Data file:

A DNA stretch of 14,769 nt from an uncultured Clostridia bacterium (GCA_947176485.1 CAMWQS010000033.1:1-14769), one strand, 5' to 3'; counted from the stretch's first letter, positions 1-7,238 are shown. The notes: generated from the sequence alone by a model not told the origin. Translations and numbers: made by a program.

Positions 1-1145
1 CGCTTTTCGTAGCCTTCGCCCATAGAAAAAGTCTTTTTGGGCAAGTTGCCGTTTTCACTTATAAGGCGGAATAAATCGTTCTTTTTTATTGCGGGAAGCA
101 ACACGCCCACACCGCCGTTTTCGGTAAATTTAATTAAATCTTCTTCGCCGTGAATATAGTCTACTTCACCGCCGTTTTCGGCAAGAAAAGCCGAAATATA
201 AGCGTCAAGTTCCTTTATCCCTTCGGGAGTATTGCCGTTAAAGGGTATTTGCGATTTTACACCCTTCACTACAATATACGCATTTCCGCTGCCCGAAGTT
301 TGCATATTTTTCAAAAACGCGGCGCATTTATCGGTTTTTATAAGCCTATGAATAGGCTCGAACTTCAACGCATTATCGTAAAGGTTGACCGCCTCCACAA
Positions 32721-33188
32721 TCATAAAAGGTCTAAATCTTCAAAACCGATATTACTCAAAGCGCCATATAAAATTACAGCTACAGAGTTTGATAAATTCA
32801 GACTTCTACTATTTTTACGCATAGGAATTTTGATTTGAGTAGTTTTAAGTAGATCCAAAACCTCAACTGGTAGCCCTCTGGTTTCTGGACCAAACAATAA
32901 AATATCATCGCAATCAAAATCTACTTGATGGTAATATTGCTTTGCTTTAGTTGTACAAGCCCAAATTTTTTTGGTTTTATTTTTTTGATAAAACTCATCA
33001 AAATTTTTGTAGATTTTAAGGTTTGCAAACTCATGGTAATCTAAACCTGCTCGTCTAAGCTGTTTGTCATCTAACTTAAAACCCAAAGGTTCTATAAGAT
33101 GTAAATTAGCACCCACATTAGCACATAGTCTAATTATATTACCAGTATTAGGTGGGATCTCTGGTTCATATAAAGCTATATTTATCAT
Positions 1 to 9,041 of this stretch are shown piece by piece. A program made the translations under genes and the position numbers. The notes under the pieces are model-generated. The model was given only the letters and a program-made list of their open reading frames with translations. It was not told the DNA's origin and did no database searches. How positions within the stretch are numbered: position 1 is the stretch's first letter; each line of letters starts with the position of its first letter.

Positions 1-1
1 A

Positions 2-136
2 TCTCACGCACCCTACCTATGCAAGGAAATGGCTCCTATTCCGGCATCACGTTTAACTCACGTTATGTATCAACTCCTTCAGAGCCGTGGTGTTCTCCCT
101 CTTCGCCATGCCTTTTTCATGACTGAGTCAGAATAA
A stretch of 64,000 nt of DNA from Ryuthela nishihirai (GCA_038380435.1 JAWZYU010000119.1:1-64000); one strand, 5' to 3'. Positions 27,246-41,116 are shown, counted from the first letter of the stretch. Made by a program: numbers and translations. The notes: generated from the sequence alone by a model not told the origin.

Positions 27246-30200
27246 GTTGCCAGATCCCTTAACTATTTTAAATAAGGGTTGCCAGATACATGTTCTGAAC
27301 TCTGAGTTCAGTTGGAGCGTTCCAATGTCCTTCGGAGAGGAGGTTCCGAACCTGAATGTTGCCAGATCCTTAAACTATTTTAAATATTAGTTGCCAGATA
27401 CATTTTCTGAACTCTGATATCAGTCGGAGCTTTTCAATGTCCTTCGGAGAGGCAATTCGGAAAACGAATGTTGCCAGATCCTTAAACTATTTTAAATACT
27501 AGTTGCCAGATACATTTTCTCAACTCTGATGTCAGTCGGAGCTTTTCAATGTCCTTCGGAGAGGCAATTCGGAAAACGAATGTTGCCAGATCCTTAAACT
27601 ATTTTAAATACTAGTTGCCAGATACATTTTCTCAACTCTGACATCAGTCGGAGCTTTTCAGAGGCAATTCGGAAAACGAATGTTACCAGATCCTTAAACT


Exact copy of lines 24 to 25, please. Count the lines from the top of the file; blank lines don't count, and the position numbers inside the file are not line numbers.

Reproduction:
27501 AGTTGCCAGATACATTTTCTCAACTCTGATGTCAGTCGGAGCTTTTCAATGTCCTTCGGAGAGGCAATTCGGAAAACGAATGTTGCCAGATCCTTAAACT
27601 ATTTTAAATACTAGTTGCCAGATACATTTTCTCAACTCTGACATCAGTCGGAGCTTTTCAGAGGCAATTCGGAAAACGAATGTTACCAGATCCTTAAACT